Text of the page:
January 22, 2013--Anaheim, California--In an unusual amusement park accident, a female worker for Disneyland in Anaheim was injured when an undercover officer hit her with his car.
The accident took place on Disney property at Disneyland Drive and Magic Way late in the evening when the officer turned into an intersection, striking the woman and causing non-life-threatening injuries.
Witnesses to the accident claimed that the woman had the right-of-way in the intersection and believe that the officer simply did not see her as she was crossing the street. There is no word on what the officer was doing in that location or if he was going to be charged with any traffic violations.
Disneyland Has Long History In Anaheim
Disneyland in Anaheim has a long history of providing jobs and enjoyment to the public of southern California and visitors from around the world. Disneyland was constructed in 1954 on 160 acres in what was then "rural" Anaheim and has operated since then from that location. By 1965, the park had already had 50 million visitors; today, it hosts 16 million per year and is the largest single-site employer in Orange County with 23,000 employees.
Disneyland has been the subject of numerous lawsuits involving injuries sustained by visitors to the park as well as employees who have been injured on the job or claim discrimination by the company.
Who Is Responsible For Injuries at Disneyland?
The question of liability in this accident could be complicated, and the answer will rest on the answers to several other questions.
•Who was the undercover agent working for at the time of the collision?
•Why was the Disney employee crossing the street at that particular time?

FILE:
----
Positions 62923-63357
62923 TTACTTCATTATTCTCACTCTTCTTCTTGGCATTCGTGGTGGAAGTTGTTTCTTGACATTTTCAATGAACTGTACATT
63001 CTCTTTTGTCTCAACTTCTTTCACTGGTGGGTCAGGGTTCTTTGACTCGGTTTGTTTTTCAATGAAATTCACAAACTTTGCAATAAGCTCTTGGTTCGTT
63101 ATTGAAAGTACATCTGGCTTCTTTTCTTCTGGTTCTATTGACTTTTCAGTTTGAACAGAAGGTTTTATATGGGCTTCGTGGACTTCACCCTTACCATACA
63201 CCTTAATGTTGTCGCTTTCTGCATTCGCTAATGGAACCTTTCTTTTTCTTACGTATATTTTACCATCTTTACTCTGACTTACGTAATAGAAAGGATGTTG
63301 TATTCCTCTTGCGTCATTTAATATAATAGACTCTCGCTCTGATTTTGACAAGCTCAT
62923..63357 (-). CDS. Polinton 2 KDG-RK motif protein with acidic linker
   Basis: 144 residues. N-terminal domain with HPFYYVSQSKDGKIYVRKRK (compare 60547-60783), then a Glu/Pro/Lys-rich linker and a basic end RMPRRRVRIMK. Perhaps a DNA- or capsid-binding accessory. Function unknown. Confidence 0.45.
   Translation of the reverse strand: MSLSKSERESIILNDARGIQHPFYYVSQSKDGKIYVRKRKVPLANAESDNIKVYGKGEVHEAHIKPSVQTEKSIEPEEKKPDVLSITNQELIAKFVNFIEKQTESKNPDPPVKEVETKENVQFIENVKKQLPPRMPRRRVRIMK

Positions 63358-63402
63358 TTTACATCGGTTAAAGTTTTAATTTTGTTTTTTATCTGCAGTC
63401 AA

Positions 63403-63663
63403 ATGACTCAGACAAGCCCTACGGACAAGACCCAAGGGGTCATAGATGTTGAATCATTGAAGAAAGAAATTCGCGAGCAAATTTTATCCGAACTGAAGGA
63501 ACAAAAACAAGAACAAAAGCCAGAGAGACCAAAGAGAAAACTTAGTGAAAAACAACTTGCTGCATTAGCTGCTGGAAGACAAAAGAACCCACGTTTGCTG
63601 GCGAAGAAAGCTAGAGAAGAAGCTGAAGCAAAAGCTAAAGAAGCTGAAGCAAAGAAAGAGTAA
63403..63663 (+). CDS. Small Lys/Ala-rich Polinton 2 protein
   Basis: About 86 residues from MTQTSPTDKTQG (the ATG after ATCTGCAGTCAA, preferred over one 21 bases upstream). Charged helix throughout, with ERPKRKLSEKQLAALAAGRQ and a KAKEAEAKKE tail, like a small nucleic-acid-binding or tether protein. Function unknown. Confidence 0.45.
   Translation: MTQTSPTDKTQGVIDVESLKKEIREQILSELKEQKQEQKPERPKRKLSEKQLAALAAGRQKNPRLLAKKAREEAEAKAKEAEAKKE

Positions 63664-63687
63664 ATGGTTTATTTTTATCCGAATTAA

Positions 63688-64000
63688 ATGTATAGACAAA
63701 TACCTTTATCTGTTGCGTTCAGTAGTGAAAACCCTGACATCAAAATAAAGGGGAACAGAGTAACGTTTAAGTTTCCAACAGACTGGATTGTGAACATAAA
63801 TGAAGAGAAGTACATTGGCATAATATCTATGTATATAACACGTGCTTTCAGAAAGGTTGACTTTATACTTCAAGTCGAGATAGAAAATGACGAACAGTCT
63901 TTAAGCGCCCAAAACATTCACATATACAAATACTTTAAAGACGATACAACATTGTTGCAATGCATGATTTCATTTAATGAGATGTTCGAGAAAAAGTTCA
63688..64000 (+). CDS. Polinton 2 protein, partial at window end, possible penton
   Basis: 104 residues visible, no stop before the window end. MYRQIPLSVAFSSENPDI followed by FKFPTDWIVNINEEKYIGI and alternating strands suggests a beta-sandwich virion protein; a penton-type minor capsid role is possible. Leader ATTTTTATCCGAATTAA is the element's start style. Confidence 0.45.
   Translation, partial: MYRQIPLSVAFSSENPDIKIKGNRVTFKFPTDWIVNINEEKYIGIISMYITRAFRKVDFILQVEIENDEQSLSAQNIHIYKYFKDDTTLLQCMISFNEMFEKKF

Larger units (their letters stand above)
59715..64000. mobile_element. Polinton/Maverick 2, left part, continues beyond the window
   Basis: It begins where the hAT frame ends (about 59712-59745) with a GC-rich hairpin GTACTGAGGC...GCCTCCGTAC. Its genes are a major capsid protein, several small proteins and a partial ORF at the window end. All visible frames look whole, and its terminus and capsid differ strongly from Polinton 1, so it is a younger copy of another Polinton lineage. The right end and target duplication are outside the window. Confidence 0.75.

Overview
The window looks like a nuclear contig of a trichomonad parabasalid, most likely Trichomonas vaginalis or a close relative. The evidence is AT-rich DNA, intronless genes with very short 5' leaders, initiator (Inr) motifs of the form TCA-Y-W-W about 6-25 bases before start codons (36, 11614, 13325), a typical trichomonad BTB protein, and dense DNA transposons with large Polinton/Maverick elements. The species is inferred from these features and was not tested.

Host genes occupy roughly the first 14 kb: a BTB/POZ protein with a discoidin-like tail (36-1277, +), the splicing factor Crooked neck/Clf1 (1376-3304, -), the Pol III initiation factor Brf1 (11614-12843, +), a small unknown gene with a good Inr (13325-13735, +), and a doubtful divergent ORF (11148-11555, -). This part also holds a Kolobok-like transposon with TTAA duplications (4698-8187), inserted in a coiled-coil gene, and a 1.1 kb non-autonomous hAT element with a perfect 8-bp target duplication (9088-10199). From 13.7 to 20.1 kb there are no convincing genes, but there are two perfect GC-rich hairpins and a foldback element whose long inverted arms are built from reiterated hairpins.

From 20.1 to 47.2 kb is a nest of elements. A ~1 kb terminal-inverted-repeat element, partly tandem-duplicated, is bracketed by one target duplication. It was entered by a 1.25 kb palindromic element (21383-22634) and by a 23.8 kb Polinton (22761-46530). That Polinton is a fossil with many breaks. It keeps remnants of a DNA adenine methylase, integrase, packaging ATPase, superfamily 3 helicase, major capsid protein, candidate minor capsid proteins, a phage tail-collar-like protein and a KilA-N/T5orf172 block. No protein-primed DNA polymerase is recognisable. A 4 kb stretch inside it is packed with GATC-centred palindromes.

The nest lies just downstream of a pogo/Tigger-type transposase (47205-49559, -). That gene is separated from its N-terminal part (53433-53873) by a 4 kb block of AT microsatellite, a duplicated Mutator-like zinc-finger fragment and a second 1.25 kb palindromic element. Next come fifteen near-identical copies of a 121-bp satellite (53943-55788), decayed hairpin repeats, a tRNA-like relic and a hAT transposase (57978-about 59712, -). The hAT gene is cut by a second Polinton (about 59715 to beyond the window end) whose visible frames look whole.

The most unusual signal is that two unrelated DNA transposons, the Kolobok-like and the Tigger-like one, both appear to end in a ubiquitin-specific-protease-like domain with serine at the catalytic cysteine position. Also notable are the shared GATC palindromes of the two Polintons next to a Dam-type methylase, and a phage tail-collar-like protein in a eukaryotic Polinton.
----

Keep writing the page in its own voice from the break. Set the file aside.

•Was the undercover agent acting outside of his scope as a police officer?
•Was the undercover officer in violation of traffic laws leading to the accident?
If the undercover officer was working for Disney at the time of the accident, the giant park's management could have a liability issue. This is because employees acting in their capacity as workers for a particular company are considered agents of that firm, and any actions they take may be attributed to the employer. Therefore, if the police officer was working for Disney and was on duty at the time of the accident, the company may be liable.
This is also true from the victim's standpoint. If the victim was working at the time or even returning to her car from work, Disney may be liable for the accident since it occurred on company time and property. By contrast, had the woman been hit in downtown Los Angeles while shopping, for example, Disney would have had little to no liability in the matter.
Finally, if the officer was acting outside of his scope as an employee, he may be individually liable for the injuries. This would be the case if the officer was visiting Disney with his children, for example, and acting as a private citizen.
An amusement park accident attorney in Anaheim should examine the facts of this case and help the victim recover damages from the proper person or organization.